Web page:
When the bitcoin price was $60,000 everyone was talking about it and many were lining up to buy it. Since bitcoin has been in a bear market, nobody around you is talking about it and a lot less people want to buy it.
by Andrew Howard on 04 Sep 2023
The psychology of investing is truly fascinating. Human beings feel more comfortable doing something when everyone else is too. It may feel comfortable to buy when everybody else is buying, but as Nathan Rothschild is credited for saying:
"The time to buy is when there's blood in the streets."
Is bitcoin a bubble? Is bitcoin just a hyped-up fad that's doomed to fail? For many, it may feel like that after a huge drop in price. But bitcoin has been rapidly rising and falling since its inception.
Take a look at these older headlines claiming that bitcoin would become a thing of the past, and ask yourself: What if you ignored the fear, uncertainty and doubt, and just invested consistently over time?
BITCOIN PRICE: $746
BITCOIN PRICE: $327
BITCOIN PRICE: $797
BITCOIN PRICE: $3,553
BITCOIN PRICE: $13,709
Another great resource is "Bitcoin Obituaries", which is a repository of every single article since bitcoin's inception that claimed bitcoin is either "dead" or "doomed to fail".
Historically speaking, with any new technology there have always been concerns and naysayers. Even with the telephone, the automobile, and the Internet:
Despite the criticisms bitcoin has received in the media, especially in its early days, the claims of it "failing" have so far all turned out to be proven false. That being said, bitcoin can certainly be volatile. It can seem scary to buy and hold something so new, with the price constantly fluctuating and so many concerning headlines published over the years.
If you DO think that bitcoin is going to fail though, then why would the following people own it? What do you know that they don't?
- CEO of Apple
- Co-founder of Apple
- Co-founder of LinkedIn
- Former CEO of Google
- Former President of PayPal
- Co-founder of PayPal
- Former CEO of Morgan Stanely
- Founder of the world's largest hedge fund
(For a list of over 100 notable figures who own bitcoin, such as those mentioned above, check out TheyOwnBitcoin.com)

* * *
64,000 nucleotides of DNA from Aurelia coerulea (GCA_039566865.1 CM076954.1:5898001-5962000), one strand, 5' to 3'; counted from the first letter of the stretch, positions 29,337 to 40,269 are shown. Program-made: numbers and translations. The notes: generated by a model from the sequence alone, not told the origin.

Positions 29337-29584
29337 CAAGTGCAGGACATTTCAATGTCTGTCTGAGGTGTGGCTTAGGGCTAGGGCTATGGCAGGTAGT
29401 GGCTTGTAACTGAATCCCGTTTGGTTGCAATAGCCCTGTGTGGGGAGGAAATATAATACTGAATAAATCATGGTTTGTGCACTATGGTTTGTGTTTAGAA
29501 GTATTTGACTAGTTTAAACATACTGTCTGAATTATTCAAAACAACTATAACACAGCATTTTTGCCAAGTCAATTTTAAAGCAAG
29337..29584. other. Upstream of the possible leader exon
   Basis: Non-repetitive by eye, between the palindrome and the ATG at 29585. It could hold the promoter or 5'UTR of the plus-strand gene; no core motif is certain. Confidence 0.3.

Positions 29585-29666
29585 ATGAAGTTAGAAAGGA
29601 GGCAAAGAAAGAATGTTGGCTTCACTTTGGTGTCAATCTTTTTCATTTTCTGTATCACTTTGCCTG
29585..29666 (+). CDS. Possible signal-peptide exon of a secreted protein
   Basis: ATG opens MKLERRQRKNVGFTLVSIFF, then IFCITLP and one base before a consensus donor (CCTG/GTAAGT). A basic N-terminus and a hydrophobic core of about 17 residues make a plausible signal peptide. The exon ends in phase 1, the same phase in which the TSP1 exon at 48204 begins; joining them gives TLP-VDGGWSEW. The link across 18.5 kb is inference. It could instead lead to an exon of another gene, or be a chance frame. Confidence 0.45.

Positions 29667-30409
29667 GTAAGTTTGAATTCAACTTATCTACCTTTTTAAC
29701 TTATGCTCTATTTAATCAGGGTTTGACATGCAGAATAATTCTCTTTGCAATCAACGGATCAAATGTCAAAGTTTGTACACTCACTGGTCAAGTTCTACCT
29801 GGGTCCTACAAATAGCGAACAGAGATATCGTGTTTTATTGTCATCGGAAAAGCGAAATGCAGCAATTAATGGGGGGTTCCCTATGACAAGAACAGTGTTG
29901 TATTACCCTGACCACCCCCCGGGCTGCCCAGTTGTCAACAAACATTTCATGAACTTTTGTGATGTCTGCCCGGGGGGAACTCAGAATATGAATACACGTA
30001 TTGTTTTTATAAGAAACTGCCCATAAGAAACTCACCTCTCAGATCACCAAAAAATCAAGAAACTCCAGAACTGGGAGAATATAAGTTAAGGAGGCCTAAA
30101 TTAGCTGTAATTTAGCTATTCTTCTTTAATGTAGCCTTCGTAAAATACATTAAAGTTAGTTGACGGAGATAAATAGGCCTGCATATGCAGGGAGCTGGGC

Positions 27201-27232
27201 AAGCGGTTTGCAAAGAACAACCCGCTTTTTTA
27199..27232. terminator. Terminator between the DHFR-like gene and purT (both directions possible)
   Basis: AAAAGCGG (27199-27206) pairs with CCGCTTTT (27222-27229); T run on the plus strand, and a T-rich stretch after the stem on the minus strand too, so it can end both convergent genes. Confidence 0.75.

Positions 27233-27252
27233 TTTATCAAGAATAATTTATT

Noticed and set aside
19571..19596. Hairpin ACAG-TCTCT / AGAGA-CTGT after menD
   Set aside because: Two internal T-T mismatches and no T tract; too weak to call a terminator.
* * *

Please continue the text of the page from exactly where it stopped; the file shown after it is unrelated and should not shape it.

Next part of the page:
But, is bitcoin too volatile to be a form of money? Well, here's the reality...
Bitcoin is NOT money...yet. Bitcoin is an EMERGING form of money, born out of the free market. Historically speaking - looking at all other forms of money that have existed in the past - in order for something to be "fully monetized", there must be three key characteristics, each in this order:
1. Store of value: Stating the obvious, in order for something to be money, people must assign value to it.
2. Medium of exchange: Because people assign value to a form of money, they’re willing to exchange it for other goods and services which are valuable to them.
3. Unit of account: Money then serves as a tool to denominate how much value a certain good or service has.
Bitcoin is currently in the process of step #1, becoming a store of value. It would simply be impossible for bitcoin to go from being born in 2008 to becoming world reserve currency without any volatility along the way.
That being said, the word "volatile" often has a negative connotation, but volatility can go both ways - down AND up. Let's take a look at how "volatile" bitcoin has been in the past...
Bitcoin went up to $29, then crashed to $2.60.
Bitcoin went up to $1,180, then crashed down to $200 in 2015.
Bitcoin went up to $19,000, then crashed down to $3,200 in 2018.
Bitcoin went up to $67,500, then crashed down to $15,800 in 2022.
This is why it's historically been the better option to simply buy and hold bitcoin, rather than try to time the market and trade it. Bitcoin can be seen as a long-term savings vehicle and not a short-term gamble in hope of profits.
The graph below sums up how the average person who does NOT understand bitcoin could feel during these fluctuations:
Notice a common trend? Bitcoin's price still inevitably continues to rise despite the fear, uncertainty, and doubt. Yes, bitcoin is indeed "volatile", but again - volatility can go both ways... in this case, the price has historically trended upwards, as more people all over the world continue to allocate capital into it, as well as the newly issued supply of bitcoin being cut in half every four years (known as the "halving"). If you think bitcoin is volatile, then you must really not like fiat currencies! (see Hanke-Krus Hyperinflation Table below)
Yes, bitcoin's short-term price movements can seem alarming to those who haven't taken the time to learn about it enough to have conviction. Those who do, however, realize that bitcoin is a necessary invention which solves a major problem humanity has faced for thousands of years: Bitcoin is the separation of money & state.
Ultimately, the value proposition remains the same, with the price gradually moving up over time as more people all over the world realize why bitcoin is valuable... despite large upswings and pullbacks: